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How many peanuts does it take to run a marathon?

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To answer that question, let’s start with some history and science. Mars Inc. is the company that makes Snickers, the best-selling candy bar in the world. It all started when Frank Mars started breeding racehorses in Tennessee. When his wife’s beloved horse died, Frank added peanuts to the Milky Way and the Snickers bar was born!

Let’s look at the peanut and how this non-nut became the super food of sports nutrition.

First, how did this bean become a nut and why is it a nutritional rival to meat? Second, how did it find its way to the baseball field? Third, how did horse racing inspire millions to run marathons and fuel their workouts with a candy bar? 

The peanut plant has a vine-like spread and an extensive root system. The vines create a canopy over the soil, providing shade and trapping moisture, while the roots draw water from as deep as six feet below the ground. This means farmers use less water for irrigation.

The roots also have nodules that capture or “fix” nitrogen in the soil. Think of nitrogen as plant testosterone: more nitrogen equals bigger nuts!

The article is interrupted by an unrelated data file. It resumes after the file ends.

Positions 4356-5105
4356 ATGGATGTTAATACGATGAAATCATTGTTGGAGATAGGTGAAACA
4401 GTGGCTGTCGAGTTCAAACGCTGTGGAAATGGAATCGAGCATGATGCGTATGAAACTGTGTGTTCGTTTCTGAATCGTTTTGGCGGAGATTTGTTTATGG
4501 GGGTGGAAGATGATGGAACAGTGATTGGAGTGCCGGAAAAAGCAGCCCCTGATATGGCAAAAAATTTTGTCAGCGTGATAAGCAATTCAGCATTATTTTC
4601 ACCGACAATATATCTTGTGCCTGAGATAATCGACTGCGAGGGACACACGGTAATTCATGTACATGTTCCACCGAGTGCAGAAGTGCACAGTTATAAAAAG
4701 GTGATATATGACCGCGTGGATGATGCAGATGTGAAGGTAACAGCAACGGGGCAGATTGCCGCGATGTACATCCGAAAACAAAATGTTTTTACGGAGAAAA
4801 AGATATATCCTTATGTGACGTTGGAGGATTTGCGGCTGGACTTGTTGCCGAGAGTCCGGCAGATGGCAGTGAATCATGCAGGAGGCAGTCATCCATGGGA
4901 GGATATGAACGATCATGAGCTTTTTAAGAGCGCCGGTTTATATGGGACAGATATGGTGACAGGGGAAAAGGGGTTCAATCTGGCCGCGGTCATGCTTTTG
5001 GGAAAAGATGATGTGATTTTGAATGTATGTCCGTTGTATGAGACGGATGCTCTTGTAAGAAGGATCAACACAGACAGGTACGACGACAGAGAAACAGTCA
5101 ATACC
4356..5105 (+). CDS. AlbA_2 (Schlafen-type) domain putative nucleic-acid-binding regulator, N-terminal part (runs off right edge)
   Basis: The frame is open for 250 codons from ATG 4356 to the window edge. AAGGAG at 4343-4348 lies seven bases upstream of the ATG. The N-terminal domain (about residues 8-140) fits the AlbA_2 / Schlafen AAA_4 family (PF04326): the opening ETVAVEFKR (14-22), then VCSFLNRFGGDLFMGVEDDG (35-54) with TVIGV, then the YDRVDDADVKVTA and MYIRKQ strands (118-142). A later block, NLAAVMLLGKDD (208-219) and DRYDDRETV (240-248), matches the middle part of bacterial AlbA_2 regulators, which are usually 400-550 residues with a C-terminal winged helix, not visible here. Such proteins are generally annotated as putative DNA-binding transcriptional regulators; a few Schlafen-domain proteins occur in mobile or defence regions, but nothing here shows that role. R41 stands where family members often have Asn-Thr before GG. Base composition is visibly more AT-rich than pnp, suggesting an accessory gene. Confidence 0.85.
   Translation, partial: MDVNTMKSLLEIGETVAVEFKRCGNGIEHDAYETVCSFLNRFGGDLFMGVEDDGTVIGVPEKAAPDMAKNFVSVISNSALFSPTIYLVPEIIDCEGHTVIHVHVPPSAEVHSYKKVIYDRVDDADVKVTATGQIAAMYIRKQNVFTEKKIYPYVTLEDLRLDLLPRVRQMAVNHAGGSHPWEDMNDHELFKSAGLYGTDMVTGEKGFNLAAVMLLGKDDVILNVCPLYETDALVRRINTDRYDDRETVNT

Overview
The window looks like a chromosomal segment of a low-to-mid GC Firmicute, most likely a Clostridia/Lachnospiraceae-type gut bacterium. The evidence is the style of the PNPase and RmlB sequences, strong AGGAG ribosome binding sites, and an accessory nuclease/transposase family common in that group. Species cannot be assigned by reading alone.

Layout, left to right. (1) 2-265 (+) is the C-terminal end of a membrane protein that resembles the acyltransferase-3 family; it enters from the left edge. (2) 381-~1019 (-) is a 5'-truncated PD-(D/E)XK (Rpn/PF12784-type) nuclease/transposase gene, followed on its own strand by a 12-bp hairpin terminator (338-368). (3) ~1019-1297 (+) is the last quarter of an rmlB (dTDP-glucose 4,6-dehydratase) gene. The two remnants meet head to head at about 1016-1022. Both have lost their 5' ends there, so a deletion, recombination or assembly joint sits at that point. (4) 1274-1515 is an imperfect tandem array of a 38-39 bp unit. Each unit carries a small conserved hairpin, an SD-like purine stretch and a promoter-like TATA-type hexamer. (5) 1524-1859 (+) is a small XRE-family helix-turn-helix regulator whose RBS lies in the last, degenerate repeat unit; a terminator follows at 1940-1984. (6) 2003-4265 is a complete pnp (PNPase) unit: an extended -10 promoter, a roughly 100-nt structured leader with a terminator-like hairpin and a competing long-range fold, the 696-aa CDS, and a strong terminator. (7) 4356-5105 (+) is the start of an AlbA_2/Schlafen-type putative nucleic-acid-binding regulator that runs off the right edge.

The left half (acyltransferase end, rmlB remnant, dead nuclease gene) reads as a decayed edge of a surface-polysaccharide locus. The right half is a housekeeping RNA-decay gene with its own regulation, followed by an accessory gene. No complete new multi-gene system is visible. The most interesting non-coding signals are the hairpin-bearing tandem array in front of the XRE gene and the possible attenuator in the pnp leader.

But pea-nuts are actually legumes! Botanists classify the whole plant, rather than just the part we eat. Botanically, a nut is a dry fruit with a single seed wrapped in a hard, non-splitting shell.  (You can’t crack it open yourself – think walnuts, acorns, chestnuts). Peanuts fail the botany test because they have two or more seeds, they grow in a pod, and their shells are easily broken with your fingers or teeth.

Peanuts are thought to come from Peru where the graves of the ancient Incas were found containing jars filled with peanuts for the dead to carry with them into the afterlife. Note that Africans brought peanuts to North America because they believed the plant had a soul and was worth saving. 

At first, only pigs and poor people ate peanuts. Then, botanist George Washington Carver started studying the plant in 1903 at the Tuskegee Institute. He discovered over 300 uses for the peanut, including shoe polish and shaving cream. His legacy as the “Peanut Wizard” was convincing Southeast farmers to plant peanuts instead of cotton because if farmers couldn’t sell the crop to make money, they could eat it!

During the Civil War, peanuts were used to stave off hunger for soldiers who relied on non-perishable energy sources, and civilians who faced supply chain cut-offs and food shortages.